Herbalist and folk doctor Clarence Frederick ‘‘Catfish’’ Gray (September 9, 1917-March 13, 2002) was known for his vast knowledge of traditional plant lore and for his quaint and engaging personality. Born in Jackson County, Gray worked a variety of jobs as he raised 10 children.
After a work place accident in the early 1950s left him unable to perform physical labor, Gray gathered and sold wildflowers for money, turning to the great knowledge of woodland plants he had acquired from his family. Soon he was gathering herbs as well, and dispensing advice on using them to cure or prevent diseases. Gray gathered dozens of herbs, sorted, combined, and packaged them in a one-room building at his home near Glenwood, and mailed bags of his herbs and blends—usually for less than a dollar—to customers around the world. Gray dispensed his herbal cures along with advice about diet, religion, lifestyle, and the astrological aspects of illness. Gray also sold his herbs at craft fairs and other public gatherings, where his cheerful and sincere manner added to his reputation.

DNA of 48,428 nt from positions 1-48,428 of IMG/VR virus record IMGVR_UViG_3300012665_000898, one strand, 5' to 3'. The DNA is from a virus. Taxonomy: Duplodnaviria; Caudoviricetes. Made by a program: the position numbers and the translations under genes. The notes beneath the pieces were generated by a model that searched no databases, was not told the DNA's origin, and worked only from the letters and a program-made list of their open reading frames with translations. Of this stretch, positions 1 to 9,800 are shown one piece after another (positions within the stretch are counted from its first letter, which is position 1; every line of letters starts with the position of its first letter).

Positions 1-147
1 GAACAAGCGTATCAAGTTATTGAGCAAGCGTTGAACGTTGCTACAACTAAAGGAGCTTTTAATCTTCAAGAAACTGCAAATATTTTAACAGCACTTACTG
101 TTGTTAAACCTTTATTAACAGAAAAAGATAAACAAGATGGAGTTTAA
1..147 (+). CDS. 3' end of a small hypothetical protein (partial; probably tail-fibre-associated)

At the height of the folklore revival of the 1970s, Gray was a frequent newspaper and television interview subject. He was featured in the 1974 Appalshop documentary film, Catfish: Man of the Woods, and in a 1977 article in Goldenseal magazine. Catfish Gray died in Huntington.
This Article was written by Danny Williams
Last Revised on October 30, 2012
Green, Ted & Allen Bennett. Catfish: The Work and Ways of an Herb Doctor. Goldenseal, (July-Sept. 1977).